Colleges can still recruit and retain students, but the focus has to be on the students’ needs and solid job prospects after graduation – remember, education is an investment. In our consumer-driven world, schools that best meet students’ needs will net the most students. Likewise, students will flock to schools that provide real value in terms of job placement opportunities. Business, health care, allied health, liberal arts and science, general studies, and humanities are currently the top programs in colleges large and small. Whether or not those will remain the top programs remains to be seen, but government labor statistics can help a school determine what jobs will be most in demand. Programs can be developed and marketed around these workforce demands. Doing so motivates students to enroll in a program because of the positive prospects of a future job.
More schools are vying for a smaller pool of candidates, and there are certain features that students find valuable to their educational experience. Because more students are enrolled as part-time students, online and hybrid models are popular among students. These programs make it easier for adult learners to balance all the priorities in their life. Satellite campuses are also beneficial to adult learners since students can more easily enter into and finish a degree program thanks to convenience. Partnerships with corporations are particularly valuable as they offer students the possibility of internships that provide experience or possibly a job after graduation.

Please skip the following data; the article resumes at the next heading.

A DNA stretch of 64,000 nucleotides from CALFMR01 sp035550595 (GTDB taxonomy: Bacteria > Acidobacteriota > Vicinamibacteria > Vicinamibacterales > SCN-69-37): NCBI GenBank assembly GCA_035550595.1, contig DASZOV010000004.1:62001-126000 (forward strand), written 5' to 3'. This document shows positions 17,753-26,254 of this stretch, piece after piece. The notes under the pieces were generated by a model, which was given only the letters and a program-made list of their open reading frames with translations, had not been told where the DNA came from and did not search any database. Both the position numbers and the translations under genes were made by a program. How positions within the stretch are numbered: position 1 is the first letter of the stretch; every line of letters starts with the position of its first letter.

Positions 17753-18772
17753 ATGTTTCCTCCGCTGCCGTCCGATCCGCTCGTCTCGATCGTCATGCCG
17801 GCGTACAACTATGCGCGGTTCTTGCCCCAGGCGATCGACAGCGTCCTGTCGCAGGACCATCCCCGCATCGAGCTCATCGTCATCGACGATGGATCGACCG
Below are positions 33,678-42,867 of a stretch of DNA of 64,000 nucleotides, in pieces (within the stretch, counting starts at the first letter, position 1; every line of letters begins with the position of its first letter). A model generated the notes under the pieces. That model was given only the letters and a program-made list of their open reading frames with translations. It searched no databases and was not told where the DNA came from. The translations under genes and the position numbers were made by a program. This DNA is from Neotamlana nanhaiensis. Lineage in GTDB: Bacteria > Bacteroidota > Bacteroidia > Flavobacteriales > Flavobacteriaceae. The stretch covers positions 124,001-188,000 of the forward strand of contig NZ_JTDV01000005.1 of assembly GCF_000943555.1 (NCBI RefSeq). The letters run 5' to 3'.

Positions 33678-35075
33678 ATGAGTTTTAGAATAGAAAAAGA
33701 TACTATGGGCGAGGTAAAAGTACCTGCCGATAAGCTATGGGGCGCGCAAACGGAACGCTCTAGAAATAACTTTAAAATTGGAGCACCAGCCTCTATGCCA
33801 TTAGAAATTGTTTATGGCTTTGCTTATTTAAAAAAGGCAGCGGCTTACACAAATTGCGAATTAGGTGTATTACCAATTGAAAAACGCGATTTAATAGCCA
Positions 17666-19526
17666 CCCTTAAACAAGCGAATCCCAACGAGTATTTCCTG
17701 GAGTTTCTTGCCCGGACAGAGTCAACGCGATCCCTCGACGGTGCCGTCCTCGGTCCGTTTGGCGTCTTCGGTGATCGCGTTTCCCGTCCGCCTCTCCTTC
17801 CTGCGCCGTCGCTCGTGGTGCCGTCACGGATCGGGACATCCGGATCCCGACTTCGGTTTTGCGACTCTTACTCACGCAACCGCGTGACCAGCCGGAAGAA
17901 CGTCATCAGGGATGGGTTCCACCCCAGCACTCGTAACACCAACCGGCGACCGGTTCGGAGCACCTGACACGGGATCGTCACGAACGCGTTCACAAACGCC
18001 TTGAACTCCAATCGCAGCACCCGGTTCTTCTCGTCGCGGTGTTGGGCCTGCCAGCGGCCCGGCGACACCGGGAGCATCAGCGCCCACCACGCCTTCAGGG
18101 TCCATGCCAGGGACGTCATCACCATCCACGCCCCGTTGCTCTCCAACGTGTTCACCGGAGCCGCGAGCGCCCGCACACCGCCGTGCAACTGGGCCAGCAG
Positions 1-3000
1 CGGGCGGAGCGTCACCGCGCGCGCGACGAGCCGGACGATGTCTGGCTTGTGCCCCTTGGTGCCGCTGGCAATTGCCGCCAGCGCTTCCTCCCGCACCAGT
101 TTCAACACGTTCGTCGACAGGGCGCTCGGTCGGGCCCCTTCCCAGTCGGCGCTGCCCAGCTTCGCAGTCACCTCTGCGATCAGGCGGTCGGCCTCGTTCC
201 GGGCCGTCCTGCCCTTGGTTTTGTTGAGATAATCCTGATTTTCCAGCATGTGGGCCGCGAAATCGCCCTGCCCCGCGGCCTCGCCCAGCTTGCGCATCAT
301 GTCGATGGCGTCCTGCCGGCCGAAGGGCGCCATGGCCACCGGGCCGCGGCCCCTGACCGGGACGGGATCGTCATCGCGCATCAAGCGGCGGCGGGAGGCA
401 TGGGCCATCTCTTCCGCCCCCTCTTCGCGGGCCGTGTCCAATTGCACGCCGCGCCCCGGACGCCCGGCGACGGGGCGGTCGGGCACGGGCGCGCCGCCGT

Yet even the best program will be unsuccessful without a solid outreach program. Today’s students are used to comparison shopping, and schools should anticipate what message they are sending to prospective students. In a world where branding is important, schools need to differentiate themselves from the competition and craft a message that will resonate with prospective students. A solid online presence is key. The first place students often look when considering a school isn’t the school’s website but college comparison sites. These sites help students narrow down the wide array of choices, so schools should monitor these profiles to ensure that the available information is both current and relevant. Once the student is funneled to a particular school’s website, they should be able to navigate the website quickly and easily. School websites that are not user friendly could potentially drive students away. Likewise, the admissions process should be as streamlined as possible.